Some of the H2O2-sensitive genes could also be involved in plant hormone signaling. For example, a gene encoding a syntaxin was identified as H2O2 responsive by both microarray and RNA-blot analyses. Syntaxins are docking proteins involved in vesicle trafficking, and a role in the hormonal control of guard cell ion channels has been demonstrated for an ABA-inducible syntaxin in tobacco (Leyman et al., 1999). Because both elicitors and ABA induce H2O2 production in guard cells (Lee et al., 1999; Pei et al., 2000), it could be that induction of a syntaxin by H2O2 is involved in regulating guard cell functioning. Genes encoding myrosinase binding proteins and JA-inducible proteins were shown to be H2O2 responsive on the microarray. Myrosinases are enzymes involved in the degradation of glucosinolates, and a myrosinase-binding protein was found to be induced by both wounding and dehydration (Reymond et al., 2000). We also found that wilting induced the expression of a gene encoding a myrosinase-binding protein. Levels of JA and ROS increase with water stress, which might lead to the induction of such genes.

Various genes encoding transcription factors were induced by H2O2, suggesting that these transcription factors mediate further downstream H2O2 responses, and that several other genes are likely to be induced at later times. Transcription factors have been reported to be rapidly induced during defense responses (Rushton and Somssich, 1998; Durrant et al., 2000). Among the transcription factors induced by H2O2, EREBP and DREB2A are important ones that regulate gene expression during various stresses (Liu et al., 1998, Riechmann and Meyerowitz, 1998). EREBP was also induced during Cf-9: Avr9 interactions in tobacco (Durrant et al., 2000). Other transcription factors induced by H2O2 include a myb-related TF, several zinc finger proteins, and a heat shock transcription factor. Zinc finger proteins have wide-ranging functions and several types exist in plants (Takatsuji, 1999). The involvement of zinc finger transcription factors in stress responses has been reported. For example, during barley-powdery mildew interactions, a zinc finger protein was identified as a key mediator of R gene-induced resistance responses such as H2O2 generation (Shirasu et al., 1999). Furthermore, during Avr-9: Cf-9 interactions in tomato, a gene encoding a zinc finger protein was induced (Durrant et al., 2000), and other stresses such as UV, high salinity, ozone, and wounding also induce this class of genes (Takatsuji, 1999).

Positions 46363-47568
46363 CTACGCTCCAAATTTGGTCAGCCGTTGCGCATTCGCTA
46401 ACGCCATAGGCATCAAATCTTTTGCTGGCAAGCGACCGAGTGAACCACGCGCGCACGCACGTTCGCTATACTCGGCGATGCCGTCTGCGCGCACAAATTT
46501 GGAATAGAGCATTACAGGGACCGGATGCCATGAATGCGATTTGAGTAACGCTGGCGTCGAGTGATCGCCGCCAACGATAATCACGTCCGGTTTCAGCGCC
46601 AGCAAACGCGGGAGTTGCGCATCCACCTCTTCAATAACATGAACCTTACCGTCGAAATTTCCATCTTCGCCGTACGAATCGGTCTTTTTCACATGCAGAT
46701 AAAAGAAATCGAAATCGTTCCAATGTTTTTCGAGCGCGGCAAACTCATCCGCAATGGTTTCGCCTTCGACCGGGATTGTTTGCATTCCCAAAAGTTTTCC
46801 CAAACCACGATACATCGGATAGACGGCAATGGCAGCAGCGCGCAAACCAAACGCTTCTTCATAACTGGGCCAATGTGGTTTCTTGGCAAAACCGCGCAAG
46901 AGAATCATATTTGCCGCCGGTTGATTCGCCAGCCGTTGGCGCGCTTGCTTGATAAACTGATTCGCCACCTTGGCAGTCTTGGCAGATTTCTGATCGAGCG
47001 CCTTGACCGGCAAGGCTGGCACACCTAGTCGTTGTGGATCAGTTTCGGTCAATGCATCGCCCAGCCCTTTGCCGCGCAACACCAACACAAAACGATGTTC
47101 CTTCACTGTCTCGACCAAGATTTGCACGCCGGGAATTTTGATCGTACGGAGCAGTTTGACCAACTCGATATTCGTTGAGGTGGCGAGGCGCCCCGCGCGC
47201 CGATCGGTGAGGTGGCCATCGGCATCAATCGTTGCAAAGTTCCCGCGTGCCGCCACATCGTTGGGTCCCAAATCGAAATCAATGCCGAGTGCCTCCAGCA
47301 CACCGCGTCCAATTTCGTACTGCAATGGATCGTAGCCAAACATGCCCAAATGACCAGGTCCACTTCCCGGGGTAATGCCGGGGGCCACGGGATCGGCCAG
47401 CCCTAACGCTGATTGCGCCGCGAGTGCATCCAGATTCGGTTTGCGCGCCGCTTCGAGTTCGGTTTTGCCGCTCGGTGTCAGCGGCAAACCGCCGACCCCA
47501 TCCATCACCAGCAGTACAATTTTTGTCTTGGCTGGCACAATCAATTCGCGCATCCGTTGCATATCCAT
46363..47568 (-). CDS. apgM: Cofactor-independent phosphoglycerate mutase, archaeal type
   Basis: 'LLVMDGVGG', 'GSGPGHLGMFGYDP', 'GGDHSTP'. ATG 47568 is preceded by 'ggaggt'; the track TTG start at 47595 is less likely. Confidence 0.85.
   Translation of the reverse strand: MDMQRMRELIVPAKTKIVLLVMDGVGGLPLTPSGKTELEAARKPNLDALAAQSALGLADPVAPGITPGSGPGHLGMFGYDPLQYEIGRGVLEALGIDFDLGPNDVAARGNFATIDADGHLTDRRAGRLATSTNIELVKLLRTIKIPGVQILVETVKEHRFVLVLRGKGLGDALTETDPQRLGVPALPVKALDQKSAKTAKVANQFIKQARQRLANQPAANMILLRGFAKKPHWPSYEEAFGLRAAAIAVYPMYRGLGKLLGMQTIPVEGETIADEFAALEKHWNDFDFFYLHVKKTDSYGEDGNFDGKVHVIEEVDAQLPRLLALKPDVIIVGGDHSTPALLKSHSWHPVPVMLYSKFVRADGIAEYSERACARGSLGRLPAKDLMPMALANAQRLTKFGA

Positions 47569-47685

Exogenous H2O2 not only activated gene expression, but also repressed the expression of some genes (Table (TableI).I). Oxidative stress represses several genes in animals (Morel and Barouki, 1999), and on our array, the expression of 62 genes was down-regulated. Many of these encode proteins of unknown function. It is interesting to note that genes encoding a receptor protein kinase and Cys proteases were repressed by H2O2.